Retirement benefit strategies matter as much to organizations as they do to employees. Nonqualified deferred compensation (NQDC) plans can help employers attract and retain top talent while also addressing retirement readiness, yet many times both potential plan sponsors and participants have varying degrees of understanding and information about NQDC plans. PLANSPONSOR spoke with Gary Dorton, vice president, Nonqualified Employer Solutions, at the Principal Financial Group®, about the “urban myths” surrounding NQDC plans.
PS: Why do you think nonqualified deferred compensation plans are viewed with an air of mystery by some employers?
Dorton: NQDC plans are not standardized plans like other employee benefits. They offer design flexibility to meet the organizational needs of each particular employer. Because of this, the plans may look different from employer to employer.
One of the more common goals is to provide effective retirement benefits for a select group of key employees. Until an employer recognizes the need to improve offerings for key employees, the employer may not have been exposed to information about how NQDC plans work.
PS: I’d like your thoughts on some common misconceptions about these plans. Let’s start with Myth #1: NQDC plans are really executive compensation paid to high-income CEOs on Wall Street.
Dorton: While CEOs do participate in NQDC plans, our research shows that the majority of participants are more “Main Street middle management” than “Wall Street executive.”
Our latest annual survey* found that 80% of participants are in senior or middle management positions. Over the past several years, we’ve seen more employers increasing eligibility among middle management ranks. The average participant’s annual deferral is in the $20,000 to $30,000 range.
Generally with NQDC plans, compensation isn’t increased but rather deferred to a later payment date. Plans can allow for employer contributions, employee deferrals or a combination of both. In the majority of the plans we service, participants are making deferrals out of their own compensation.
It’s also important to remember that regardless of who participates, NQDC plans are designed to address organizational goals—primarily to help recruit, retain and retire key employees.
PS: Myth #2 is that only large for-profit companies use NQDC plans, and that these plans haven’t been available to small and midsized businesses. What is your experience?
Dorton: Larger for-profit companies were the first to adopt NQDC plans, but the plans are available now to smaller employers. In fact, over the last 10 to 15 years, we’ve seen an increase in the number of small to medium-sized employers using them.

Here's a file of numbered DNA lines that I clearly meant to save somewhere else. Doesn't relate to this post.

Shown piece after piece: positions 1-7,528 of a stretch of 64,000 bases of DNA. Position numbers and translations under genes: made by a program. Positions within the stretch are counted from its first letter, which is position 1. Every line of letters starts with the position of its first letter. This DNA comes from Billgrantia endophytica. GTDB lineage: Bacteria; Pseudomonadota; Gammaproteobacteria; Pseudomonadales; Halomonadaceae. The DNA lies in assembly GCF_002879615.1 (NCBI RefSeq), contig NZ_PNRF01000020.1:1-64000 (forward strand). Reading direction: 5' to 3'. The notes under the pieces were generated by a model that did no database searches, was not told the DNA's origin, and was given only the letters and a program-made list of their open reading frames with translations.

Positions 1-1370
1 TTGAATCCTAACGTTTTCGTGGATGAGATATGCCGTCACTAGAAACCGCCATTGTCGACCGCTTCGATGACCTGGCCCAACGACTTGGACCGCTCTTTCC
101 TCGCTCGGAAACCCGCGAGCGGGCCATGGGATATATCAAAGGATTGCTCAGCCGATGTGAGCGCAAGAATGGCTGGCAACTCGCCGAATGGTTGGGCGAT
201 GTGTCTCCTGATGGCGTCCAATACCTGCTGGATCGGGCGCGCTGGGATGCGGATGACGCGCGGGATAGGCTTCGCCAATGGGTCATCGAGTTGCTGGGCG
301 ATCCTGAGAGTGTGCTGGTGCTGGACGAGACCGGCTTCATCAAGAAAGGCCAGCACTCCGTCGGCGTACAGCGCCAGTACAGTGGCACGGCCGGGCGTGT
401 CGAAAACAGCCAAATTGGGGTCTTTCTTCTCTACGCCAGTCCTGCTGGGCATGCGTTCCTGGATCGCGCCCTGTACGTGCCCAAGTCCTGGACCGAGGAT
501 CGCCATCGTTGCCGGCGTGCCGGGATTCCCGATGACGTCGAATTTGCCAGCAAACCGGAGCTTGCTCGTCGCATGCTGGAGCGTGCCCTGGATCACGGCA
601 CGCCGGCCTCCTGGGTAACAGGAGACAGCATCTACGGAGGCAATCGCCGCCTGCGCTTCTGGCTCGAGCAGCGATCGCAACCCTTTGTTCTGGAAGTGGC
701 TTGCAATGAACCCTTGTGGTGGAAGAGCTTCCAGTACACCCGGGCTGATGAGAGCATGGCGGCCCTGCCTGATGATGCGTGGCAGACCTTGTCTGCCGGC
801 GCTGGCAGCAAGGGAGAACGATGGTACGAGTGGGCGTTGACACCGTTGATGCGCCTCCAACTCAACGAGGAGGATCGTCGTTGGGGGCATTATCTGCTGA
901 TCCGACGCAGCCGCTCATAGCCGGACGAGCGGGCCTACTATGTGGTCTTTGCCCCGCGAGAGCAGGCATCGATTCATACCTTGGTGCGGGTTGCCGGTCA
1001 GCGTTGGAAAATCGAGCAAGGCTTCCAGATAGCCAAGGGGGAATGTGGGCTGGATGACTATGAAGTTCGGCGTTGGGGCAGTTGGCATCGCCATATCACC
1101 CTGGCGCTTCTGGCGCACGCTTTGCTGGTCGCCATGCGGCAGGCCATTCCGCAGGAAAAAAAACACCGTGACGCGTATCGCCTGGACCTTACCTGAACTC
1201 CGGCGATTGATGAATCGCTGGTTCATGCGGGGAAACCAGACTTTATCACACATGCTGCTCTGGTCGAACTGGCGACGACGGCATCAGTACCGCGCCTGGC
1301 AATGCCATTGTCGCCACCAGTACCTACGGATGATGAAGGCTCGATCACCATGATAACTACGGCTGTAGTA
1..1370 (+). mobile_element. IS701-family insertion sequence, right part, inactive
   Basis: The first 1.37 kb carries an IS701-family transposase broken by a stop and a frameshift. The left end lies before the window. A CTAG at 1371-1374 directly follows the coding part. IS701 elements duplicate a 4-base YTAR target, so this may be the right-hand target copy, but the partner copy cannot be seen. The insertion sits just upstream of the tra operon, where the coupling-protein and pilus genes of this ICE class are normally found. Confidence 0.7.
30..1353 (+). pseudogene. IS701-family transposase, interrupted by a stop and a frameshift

Smaller employers face the same recruiting and retention challenges as large employers. That is why growing numbers are turning to NQDC as a solution. We’ve made the capabilities, features and best practices of NQDC plans in the larger market accessible to small to medium-sized employers.
NQDC plans are affordable for any size organization when plan provisions are designed properly and if the appropriate plan financing options are considered.
A key is to bundle plan administrative services with the same provider who designed the plan. This helps ensure coordination in how the plan is operating and serviced, to meet the intended organizational and participant needs.
PS: Myth #3 is that employers don’t need to worry about the retirement needs of key employees because they are well compensated and retirement is their own issue to manage.
Dorton: On the contrary, employers are very focused on improving retirement readiness of key employees. Again, going back to our most recent survey, two out of three plan sponsors expressed concern over whether key employees will have enough retirement savings.
Compensation isn’t the only factor to consider in retirement preparation for this group of employees. Key employees often run into a retirement savings barrier. Qualified defined contribution (DC) plan limitations—both annual limits and those due to ADP/ACP testing—reduce the opportunities for pre-tax retirement savings. As a result, retirement replacement ratios in employer-sponsored qualified plans for key employees tend to be lower.
Additional income limits on individual options like individual retirement accounts (IRAs) and Roth IRAs significantly reduce pre-tax savings opportunities for key employees. NQDC plans serve as an option to bridge this retirement savings gap because they allow additional tax-deferred savings.